The Hoe●Dag® Review

Short version of the review:

I’ve got a new hoe, called a hoe●dag, and I love it.

Long version of the review:

I first heard rumors of this “hoe●dag” hand hoe via Mary Ann, from Gardens of the Wild, Wild West. When I found out that this hoe really did exist, I wrote a little email to the maker of it to introduce myself and present my hoeing credentials and ask if they had one I could try out and review.

Within a few days, I had my own hoe●dag®. As soon as I took it out of the box, I almost instinctively started to dig a little spot with it. Then I used it to chop out some weeds, grub out some grass, and make a nice furrow in some of the vegetable garden beds. I even used it to pry out some rocks.

Then, and this will surprise many of you, I hired my nephew-in-law to help with some challenging areas in the garden, and showed him all the shovels and hoes, both long-handled and short-handled, hanging on the pegboard in my garage and let him choose any of them to use.

He chose the hoe●dag®. My brand new hoe●dag®. At first I thought maybe I should get to use it first, but then I decided to let him give it a workout. After all, the people who make the hoe●dag® wrote in an email reply to me,

“Please abuse it to your heart’s content and let us know what you think of it.”

My nephew-in-law gave it a workout, in a place where he actually broke a lesser made trowel clean in two, the digging was so hard. But it wasn’t too much for the hoe●dag®. He told me the other day “give it a good review”. So I made sure to try it out some more, before I wrote up this review, by digging, weeding, tilling, and then prying out more rocks with it myself.

My assessment is that the hoe●dag® deserves a Great Review. (What do these young people know about hoeing, anyway?)

This is the real deal, a great hand hoe, well-made by hand and guaranteed forever.

This hoe and I will be spending many hours together in the garden and my garden will be better for it.

I will be always grateful to the wonderful people who make the hoe●dag® in Lewiston, Idaho, USA for sending me this one to review.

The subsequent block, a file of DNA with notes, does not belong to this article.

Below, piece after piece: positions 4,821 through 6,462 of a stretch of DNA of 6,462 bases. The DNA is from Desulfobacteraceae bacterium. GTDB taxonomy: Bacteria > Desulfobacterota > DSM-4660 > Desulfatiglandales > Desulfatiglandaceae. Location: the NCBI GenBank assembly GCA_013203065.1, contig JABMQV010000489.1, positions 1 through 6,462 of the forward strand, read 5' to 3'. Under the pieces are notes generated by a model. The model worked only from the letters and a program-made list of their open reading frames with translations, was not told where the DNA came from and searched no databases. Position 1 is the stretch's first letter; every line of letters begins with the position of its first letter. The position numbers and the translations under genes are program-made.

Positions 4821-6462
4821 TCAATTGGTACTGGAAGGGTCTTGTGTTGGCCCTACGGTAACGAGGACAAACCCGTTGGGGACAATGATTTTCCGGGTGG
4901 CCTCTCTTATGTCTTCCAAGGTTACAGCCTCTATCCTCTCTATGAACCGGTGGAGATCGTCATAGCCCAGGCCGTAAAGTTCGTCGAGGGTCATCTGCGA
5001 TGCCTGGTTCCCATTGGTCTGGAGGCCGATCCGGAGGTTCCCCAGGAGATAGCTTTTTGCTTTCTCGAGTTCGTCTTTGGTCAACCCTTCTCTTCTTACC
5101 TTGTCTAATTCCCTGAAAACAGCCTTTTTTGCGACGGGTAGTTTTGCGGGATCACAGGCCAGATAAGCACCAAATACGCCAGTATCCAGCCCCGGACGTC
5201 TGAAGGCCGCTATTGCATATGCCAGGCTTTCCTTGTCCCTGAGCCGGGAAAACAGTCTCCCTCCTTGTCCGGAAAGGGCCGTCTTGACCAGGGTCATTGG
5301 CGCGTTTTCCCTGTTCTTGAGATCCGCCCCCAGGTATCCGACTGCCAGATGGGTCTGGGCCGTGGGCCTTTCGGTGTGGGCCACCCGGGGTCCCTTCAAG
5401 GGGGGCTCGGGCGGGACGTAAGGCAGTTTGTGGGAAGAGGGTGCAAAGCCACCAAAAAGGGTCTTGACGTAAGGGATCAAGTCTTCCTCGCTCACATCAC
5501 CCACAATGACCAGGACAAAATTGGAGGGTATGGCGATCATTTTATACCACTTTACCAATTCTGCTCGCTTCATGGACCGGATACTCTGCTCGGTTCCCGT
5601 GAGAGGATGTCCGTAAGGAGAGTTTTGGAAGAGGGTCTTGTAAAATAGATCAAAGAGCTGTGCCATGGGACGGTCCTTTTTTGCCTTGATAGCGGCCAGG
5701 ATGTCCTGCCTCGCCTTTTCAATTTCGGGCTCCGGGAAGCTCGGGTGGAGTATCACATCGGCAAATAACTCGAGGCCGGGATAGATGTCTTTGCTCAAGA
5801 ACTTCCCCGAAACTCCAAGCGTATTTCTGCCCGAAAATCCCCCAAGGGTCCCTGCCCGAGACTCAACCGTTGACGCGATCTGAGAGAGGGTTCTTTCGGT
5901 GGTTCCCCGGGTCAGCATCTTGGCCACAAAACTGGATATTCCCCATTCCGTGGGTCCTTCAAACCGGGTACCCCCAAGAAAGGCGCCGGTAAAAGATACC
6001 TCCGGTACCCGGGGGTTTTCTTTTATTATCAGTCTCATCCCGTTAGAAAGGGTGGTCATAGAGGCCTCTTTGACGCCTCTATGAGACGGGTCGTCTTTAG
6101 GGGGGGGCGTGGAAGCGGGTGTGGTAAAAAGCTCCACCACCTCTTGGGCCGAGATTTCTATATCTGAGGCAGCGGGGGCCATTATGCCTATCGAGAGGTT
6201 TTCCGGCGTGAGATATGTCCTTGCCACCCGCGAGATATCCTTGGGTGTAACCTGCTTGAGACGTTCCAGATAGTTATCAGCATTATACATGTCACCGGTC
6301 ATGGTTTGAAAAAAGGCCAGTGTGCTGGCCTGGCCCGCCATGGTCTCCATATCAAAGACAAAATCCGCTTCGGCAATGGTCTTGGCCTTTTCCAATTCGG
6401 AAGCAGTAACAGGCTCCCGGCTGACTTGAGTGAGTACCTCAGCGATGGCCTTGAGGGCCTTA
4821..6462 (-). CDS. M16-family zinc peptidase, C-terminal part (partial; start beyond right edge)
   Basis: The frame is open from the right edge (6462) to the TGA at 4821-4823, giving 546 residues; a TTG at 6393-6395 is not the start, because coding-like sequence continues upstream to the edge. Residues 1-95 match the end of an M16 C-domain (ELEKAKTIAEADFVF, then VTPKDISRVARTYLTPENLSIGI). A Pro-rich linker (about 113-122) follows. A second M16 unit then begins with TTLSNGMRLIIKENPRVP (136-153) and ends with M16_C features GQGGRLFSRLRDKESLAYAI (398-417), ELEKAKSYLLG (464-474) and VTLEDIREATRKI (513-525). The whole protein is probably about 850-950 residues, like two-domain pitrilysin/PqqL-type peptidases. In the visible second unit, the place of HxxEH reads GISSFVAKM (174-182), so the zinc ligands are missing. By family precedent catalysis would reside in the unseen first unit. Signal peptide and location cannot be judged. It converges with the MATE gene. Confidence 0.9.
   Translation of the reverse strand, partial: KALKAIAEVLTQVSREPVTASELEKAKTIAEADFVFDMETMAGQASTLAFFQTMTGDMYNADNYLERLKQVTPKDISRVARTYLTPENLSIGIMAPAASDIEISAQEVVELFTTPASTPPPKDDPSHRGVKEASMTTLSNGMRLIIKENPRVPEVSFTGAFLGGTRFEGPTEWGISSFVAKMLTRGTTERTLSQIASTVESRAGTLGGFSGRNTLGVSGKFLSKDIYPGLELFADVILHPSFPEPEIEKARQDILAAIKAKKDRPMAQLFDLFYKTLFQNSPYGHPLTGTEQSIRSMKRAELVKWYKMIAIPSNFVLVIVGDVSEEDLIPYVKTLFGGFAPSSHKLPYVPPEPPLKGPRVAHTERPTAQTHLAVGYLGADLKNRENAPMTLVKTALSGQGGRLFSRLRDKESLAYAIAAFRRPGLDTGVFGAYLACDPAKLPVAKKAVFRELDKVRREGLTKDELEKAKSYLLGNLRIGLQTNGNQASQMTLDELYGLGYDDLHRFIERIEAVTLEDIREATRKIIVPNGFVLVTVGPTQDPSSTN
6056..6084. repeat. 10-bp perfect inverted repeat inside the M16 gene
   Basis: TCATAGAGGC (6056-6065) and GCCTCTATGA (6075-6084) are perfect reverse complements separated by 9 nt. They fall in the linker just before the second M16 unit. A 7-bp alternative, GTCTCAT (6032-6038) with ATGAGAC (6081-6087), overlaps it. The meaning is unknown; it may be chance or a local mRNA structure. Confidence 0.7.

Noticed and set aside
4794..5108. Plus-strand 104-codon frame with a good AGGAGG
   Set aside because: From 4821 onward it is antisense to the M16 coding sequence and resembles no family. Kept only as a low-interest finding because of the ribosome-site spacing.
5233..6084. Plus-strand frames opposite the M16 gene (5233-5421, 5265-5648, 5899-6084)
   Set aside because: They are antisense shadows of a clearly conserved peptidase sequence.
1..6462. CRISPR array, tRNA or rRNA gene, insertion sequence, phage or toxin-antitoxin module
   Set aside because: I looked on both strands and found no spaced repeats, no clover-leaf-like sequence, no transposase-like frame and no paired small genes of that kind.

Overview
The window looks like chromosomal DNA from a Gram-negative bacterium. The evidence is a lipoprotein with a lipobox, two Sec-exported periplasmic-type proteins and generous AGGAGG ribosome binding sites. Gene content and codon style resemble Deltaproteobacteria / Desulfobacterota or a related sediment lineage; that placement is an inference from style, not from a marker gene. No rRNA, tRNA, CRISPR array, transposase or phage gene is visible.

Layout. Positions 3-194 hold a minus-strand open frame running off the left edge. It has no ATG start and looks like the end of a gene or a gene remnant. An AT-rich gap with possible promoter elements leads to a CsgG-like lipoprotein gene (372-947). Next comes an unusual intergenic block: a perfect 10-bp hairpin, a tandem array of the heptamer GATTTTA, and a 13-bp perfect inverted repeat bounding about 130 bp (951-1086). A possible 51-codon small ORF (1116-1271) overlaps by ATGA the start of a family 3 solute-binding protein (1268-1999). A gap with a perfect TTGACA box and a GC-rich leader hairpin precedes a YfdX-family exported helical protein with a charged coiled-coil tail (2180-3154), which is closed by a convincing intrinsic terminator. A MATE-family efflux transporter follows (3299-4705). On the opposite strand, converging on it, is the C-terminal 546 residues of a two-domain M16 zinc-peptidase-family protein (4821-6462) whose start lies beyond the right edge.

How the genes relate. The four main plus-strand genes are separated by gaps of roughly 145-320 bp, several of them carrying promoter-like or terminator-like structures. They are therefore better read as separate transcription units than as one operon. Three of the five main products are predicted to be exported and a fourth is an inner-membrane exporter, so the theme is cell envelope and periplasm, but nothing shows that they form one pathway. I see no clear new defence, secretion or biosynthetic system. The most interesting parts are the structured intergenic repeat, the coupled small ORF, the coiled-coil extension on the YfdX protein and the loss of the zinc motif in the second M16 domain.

Summary of the Review:

This is a great hand hoe. I'm pleased to use it in my garden and add it to my hoe collection.


  1. It looks more like an adz than a hoe but what are looks anyway?

  2. Reminds me of my mattock, which is my garden tool of choice, used in much the same way as the hoe•dag(R). I've used my mattock for more than 30 years. Hope to be using it today to put in my veggie garden.

  3. Jo Ellen, I love my mattock, too. I've had it for years. Nice heft. I tried to buy one for my workplace but couldn't find one that wasn't too wimpy. I may try the hoe-dag. Carol, is there enough weight to this thing that it leverages your muscle power?

  4. I purchased something similar after observing a few landscape installers breaking up the hard packed clay during one hot summer. A lifetime guarantee sounds nice. gail

  5. This looks like a serious hoe. I have nothing like it in my arsenal. At a local plant sale last weekend I bought a new tool called a Barnel Landscape Sod Trimming knife with serrated teeth. It looks more like a little saw than a knife and I have been using it to clean up border edges.

  6. Efficient, well-made tools are one of the too often unsung pleasures of gardening! Thanks for singing our song!

  7. Carol you seem to have a knack for finding the best hoe's around. One can't get things done with-out a good hoe" ..Thanks for the review.

  8. Hi Carol, congratulations on your collection of unusual hoes! It's nice to meet the Queen of Garden Hoes :-) I've actually been called the Grub Hoe King for being the guy behind which carries the biggest variety of grub hoes in the USA.

    I'd be happy to send you one of my tools to try out and review. I looked around your collection and see that you don't have a Fork Hoe like this one made by Chillington Tools of England, so that's an option.

    Please contact me through my website if you'd like to sample a tool. Weed well!

  9. I bought a Hoe Dag at a garden show just because it looked like it would be useful. As it turns out it is the most useful tool in my shed. It quickly digs holes for planting plants - it has put my small garden shovels out of work. It chops right through roots up to about thumb size. Hardpan soil doesn phase it. It's a great tool!


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